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from living any parent's worst nightmare. here's abc's amy robach. >> reporter: it happened again. last thursday, gunfire piercing through the sanctity of a classroom at aztec high school in new mexico. >> we could hear casings hitting the floor. >> scohool shooting -- >> another school shooting -- >> reporter: a scene too familiar in a country grappling with one mass shooting after another. more than 300 a year on average since 2013, according to the gun violence archive. nine killed at umpqua community college in oregon. four at marysville high school in washington state. and of course the one seared in all of our minds, sandy hook elementary school. the mass shooting many hoped would be the last. 26 gunned down. 20 of them 6 and 7-year-old children.
mark barden's son daniel was only 7 years old when he was murdered. mark called him his special little buddy. >> this is jackie and daniel on his last thanksgiving with us. you just never know. which of those precious moments. daniel was an exceptionally sweet, compassionate little soul. he literally used to look out for other people. we used to call him the caretaker of all living things. >> reporter: while the million reese of daniel are everywhere, the absence he left behind is immeasurable. another life lost that day, nicole hockley's 6-year-old son dyl dylan. >> dylan was just pure love. he had these gorgeous blue eyes and this amazing smile and this laugh, this giggle that people used to tickle him just to hear him giggle. >> i see you've got several butterflies. >> yes. so being
repetitive movements that dylan had was to flap. and he would flap his arms up and down whenever he got excited. which is pretty much all the time. and i asked him once, why do you flap? and he said, because i'm a beautiful butterfly. and at his funeral, i talked about how the theory of a butterfly flapping its wings on one side of the world can cause a hurricane on the other side. >> reporter: in their sorrow, nicole and mark found a new purpose, to prevent school shootings, not through legislation but by thwarting the path of a would-be shooter, starting sandy hook promise. >> i'm here at the scene of tomorrow's shooting -- >> reporter: the foundation uses psas and grassroots efforts training schools to recognize the warning signs and act before it's too late. because gun regulation, nicole says, is too controversial. >> there's so much of a fight that occurs whenever you mention the word gun. we need to reframe this conversation, take the gun out of the discussion, and focus on what do we need to do to keep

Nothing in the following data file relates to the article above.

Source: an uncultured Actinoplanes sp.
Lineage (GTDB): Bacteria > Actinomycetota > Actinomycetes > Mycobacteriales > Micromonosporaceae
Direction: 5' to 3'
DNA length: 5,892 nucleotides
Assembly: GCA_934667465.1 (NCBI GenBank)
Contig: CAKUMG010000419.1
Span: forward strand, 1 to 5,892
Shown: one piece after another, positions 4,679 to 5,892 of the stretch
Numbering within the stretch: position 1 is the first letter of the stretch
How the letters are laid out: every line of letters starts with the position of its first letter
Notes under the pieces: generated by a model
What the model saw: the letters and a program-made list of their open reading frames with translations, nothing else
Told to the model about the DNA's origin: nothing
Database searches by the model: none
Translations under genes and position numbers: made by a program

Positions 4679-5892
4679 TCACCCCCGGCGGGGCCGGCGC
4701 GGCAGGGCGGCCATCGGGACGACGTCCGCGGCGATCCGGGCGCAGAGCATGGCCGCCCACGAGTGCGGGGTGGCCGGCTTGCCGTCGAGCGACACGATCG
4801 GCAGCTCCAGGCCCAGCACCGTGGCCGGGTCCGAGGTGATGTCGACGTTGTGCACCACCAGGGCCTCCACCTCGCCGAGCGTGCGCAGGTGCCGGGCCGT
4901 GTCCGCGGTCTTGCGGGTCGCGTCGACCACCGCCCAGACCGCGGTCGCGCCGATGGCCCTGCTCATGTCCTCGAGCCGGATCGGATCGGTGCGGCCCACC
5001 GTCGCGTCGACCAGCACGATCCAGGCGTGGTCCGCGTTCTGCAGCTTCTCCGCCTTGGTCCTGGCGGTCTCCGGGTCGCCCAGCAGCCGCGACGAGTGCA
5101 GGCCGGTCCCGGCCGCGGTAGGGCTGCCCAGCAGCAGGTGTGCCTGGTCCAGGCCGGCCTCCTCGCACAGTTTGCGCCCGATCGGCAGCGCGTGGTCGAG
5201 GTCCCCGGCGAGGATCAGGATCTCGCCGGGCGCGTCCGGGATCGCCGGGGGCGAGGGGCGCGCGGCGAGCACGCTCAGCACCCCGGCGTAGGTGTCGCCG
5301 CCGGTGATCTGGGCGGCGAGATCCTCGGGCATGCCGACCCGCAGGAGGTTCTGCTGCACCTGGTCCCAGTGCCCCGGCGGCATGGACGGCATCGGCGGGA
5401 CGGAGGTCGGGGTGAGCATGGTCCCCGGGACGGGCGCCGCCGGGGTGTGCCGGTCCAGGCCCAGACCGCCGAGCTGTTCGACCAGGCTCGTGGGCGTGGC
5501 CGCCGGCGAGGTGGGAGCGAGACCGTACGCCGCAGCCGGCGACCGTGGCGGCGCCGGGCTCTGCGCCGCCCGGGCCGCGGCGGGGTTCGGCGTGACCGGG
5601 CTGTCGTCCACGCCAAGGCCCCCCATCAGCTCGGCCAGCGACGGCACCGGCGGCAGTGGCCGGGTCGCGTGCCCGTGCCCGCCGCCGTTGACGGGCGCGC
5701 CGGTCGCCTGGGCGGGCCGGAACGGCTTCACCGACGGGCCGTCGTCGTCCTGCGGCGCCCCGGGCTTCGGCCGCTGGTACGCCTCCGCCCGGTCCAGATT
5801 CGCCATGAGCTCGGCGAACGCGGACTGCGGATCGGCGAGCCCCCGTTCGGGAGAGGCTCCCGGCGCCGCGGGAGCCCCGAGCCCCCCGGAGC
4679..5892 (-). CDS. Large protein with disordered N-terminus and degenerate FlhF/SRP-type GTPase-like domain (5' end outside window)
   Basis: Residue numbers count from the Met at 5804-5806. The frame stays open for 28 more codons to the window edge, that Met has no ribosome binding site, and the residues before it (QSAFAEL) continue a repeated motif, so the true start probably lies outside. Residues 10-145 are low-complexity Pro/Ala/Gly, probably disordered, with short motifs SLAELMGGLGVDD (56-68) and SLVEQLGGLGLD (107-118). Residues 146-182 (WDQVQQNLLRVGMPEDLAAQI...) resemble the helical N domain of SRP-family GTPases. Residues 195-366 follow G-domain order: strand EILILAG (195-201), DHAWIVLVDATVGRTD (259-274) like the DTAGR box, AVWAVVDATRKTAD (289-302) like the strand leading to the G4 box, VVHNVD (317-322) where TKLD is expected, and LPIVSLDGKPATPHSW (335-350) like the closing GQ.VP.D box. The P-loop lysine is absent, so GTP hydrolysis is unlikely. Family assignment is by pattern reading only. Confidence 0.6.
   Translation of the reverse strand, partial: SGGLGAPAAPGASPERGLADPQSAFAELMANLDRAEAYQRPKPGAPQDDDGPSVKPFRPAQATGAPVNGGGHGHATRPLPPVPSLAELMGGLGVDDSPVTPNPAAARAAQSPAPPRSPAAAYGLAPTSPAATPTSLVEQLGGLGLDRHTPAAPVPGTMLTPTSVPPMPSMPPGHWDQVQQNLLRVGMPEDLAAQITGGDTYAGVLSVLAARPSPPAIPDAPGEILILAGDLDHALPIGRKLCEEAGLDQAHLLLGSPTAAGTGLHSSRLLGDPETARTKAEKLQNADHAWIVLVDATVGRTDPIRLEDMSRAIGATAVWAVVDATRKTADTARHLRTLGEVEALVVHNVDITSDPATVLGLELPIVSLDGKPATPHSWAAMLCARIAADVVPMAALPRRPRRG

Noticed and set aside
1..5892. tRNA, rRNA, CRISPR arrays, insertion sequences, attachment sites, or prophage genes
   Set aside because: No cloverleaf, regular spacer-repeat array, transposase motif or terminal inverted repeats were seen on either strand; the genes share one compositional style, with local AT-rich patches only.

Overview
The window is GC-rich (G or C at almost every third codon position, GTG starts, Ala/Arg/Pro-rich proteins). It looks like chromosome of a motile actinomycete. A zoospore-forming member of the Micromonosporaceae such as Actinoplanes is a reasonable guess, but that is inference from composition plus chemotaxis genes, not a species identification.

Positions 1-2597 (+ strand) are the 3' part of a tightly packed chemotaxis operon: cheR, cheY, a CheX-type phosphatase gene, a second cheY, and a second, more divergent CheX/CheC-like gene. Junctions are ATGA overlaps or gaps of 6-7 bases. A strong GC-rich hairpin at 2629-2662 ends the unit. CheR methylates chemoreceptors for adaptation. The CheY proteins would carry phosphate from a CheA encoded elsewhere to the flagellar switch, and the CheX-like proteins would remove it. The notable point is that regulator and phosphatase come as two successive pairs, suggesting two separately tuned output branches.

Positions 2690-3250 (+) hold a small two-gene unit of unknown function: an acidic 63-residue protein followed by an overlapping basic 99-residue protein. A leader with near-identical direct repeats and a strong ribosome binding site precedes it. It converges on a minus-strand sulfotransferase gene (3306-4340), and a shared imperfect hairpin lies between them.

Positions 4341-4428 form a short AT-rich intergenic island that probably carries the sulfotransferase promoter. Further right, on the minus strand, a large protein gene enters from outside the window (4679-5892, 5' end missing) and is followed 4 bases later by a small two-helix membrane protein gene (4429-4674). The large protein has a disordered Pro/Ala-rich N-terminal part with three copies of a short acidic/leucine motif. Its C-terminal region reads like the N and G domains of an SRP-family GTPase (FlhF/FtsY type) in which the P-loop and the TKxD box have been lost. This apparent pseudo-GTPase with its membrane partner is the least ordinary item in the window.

>> reporter: in the immediate aftermath of the shooting, a storm of outrage was felt across the country. >> shame on nra! >> reporter: many called for regulation to curb gun violence. >> we are killing each other. >> reporter: saying that the loss of so many young delicate lives must lead to change. >> we're going to have to come together and take meaningful action. >> reporter: momentum seemed to be building toward gun control. first a push to renew the ban on assault weapons. >> together we are introducing legislation -- >> reporter: then a bipartisan bill introduced requiring background checks on all commercial gun sales. but five months after the devastation and fury of sandy hook, these efforts were defeated. >> a minority in the united states senate decided it wasn't worth it. >> reporter: and even as president obama turned to console nicole and mark, they had already hatched another plan. >> after every shooting or every suicide, there are signs and signals given off in advance.
columbine, people have been looking for what they call a profile. really, there is no such profile. >> reporter: psychologist peter langman has studied school shootings extensively and say while every shooter is different, many let their intentions be known. >> for example, sometimes students will brag to friends about what they're going to do. another type of leakage is when students try to recruit someone to join them in the attack. >> he told some of us that his dad kept a gun in his closet, and he always talked about using it on, you know, the people that bullied him. >> reporter: those warning signs front and center in sandy hook promise's provocative new psa, featuring a hypothetical school shooting set in the future. >> someone is expected to tell us after the shooting that the shooter has been posting on social media about doing this for weeks. >> reporter: this video is approaching 1 million views since its release this week, according to the foundation. >> it is not a comfortable piece to watch. but you know what? gun violence isn't comfortable. our country needs to wake